Informatics Professor
William Hersh, MD, FACP, Professor and Chair, Department of Medical Informatics & Clinical Epidemiology, Oregon Health & Science University, posts his thoughts on various topics related to biomedical and health informatics.

David Katz, MD
David L. Katz, MD, MPH, FACP, is an internationally renowned authority on nutrition, weight management, and the prevention of chronic disease, and an internationally recognized leader in integrative medicine and patient-centered care.

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Kevin Pho, MD, ACP Member, offers one of the Web's definitive sites for influential health commentary.

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Michael Kirsch, MD, FACP, addresses the joys and challenges of medical practice, including controversies in the doctor-patient relationship, medical ethics and measuring medical quality. When he's not writing, he's performing colonoscopies.

Medical Lessons
Elaine Schattner, MD, FACP, shares her ideas on education, ethics in medicine, health care news and culture. Her views on medicine are informed by her past experiences in caring for patients, as a researcher in cancer immunology, and as a patient who's had breast cancer.

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Alexander M. Djuricich, MD, FACP, is the Associate Dean for Continuing Medical Education (CME), and a Program Director in Medicine-Pediatrics at the Indiana University School of Medicine in Indianapolis, where he blogs about medical education.

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Kimberly Manning, MD, FACP, reflects on the personal side of being a doctor in a community hospital in Atlanta.

The Blog of Paul Sufka
Paul Sufka, MD, ACP Member, is a board certified rheumatologist in St. Paul, Minn. He was a chief resident in internal medicine with the University of Minnesota and then completed his fellowship training in rheumatology in June 2011 at the University of Minnesota Department of Rheumatology. His interests include the use of technology in medicine.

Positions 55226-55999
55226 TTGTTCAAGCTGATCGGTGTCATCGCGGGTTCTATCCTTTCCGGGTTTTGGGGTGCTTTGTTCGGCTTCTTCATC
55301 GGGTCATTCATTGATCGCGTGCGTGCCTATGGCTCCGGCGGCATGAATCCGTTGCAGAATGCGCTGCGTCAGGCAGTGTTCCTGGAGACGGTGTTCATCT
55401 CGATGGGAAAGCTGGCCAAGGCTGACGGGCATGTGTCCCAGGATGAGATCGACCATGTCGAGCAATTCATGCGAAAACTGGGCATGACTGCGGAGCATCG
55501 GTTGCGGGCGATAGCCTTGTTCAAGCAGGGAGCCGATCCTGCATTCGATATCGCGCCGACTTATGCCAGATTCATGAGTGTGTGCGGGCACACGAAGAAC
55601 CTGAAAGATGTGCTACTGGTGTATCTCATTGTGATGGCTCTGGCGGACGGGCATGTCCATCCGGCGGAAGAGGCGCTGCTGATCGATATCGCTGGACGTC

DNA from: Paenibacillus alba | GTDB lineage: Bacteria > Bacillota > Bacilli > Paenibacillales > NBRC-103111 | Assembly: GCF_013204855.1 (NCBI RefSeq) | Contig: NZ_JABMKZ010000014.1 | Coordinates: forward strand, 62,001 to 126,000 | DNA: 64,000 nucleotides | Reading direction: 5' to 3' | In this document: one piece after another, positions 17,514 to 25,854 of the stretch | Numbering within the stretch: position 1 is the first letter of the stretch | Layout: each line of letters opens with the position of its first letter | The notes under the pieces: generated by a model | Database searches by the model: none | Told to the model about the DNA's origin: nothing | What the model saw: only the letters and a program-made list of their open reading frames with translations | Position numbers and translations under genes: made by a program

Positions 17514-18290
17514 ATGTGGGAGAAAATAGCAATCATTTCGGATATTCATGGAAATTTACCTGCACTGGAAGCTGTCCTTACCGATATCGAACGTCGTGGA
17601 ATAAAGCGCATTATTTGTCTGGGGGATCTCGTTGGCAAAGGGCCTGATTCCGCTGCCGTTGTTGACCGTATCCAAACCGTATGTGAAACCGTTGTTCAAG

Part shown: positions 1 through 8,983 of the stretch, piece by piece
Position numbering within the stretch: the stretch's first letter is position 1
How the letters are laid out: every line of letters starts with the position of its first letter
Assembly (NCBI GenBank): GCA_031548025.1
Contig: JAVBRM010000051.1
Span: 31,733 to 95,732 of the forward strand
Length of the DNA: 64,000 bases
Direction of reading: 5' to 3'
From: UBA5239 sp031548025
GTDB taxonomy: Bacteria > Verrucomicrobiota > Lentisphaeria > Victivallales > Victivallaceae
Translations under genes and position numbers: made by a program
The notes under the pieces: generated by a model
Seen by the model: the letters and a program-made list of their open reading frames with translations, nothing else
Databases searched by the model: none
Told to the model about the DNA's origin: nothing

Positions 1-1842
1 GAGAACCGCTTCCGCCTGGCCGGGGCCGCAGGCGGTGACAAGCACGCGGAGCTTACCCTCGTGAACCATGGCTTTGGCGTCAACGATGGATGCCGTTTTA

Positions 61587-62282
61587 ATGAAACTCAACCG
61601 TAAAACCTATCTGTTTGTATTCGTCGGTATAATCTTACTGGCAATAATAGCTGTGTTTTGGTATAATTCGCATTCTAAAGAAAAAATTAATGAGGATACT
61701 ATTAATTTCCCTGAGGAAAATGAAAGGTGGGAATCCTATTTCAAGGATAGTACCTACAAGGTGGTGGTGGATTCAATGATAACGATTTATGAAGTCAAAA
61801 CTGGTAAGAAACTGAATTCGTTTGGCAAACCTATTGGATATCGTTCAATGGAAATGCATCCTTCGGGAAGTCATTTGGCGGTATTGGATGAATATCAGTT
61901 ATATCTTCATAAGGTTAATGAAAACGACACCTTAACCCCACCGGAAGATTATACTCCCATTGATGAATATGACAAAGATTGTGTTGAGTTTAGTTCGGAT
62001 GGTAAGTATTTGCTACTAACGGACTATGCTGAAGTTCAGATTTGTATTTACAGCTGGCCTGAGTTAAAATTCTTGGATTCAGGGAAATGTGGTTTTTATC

Technology in (Medical) Education
Neil Mehta, MBBS, MS, FACP, is interested in use of technology in education, social media and networking, practice management and evidence-based medicine tools, personal information and knowledge management.

Peter A. Lipson, MD
Peter A. Lipson, MD, ACP Member, is a practicing internist and teaching physician in Southeast Michigan. The blog, which has been around in various forms since 2007, offers musings on the intersection of science, medicine, and culture.

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Janice Boughton, MD, FACP, practiced internal medicine for 20 years before adopting a career in hospital and primary care medicine as a locum tenens physician. She lives in Idaho when not traveling.

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Other blogs of note:

American Journal of Medicine
Also known as the Green Journal, the American Journal of Medicine publishes original clinical articles of interest to physicians in internal medicine and its subspecialities, both in academia and community-based practice.

Clinical Correlations
A collaborative medical blog started by Neil Shapiro, MD, ACP Member, associate program director at New York University Medical Center's internal medicine residency program. Faculty, residents and students contribute case studies, mystery quizzes, news, commentary and more.

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PLoS Blog
The Public Library of Science's open access materials include a blog.

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One of the most popular anonymous blogs written by an emergency room physician.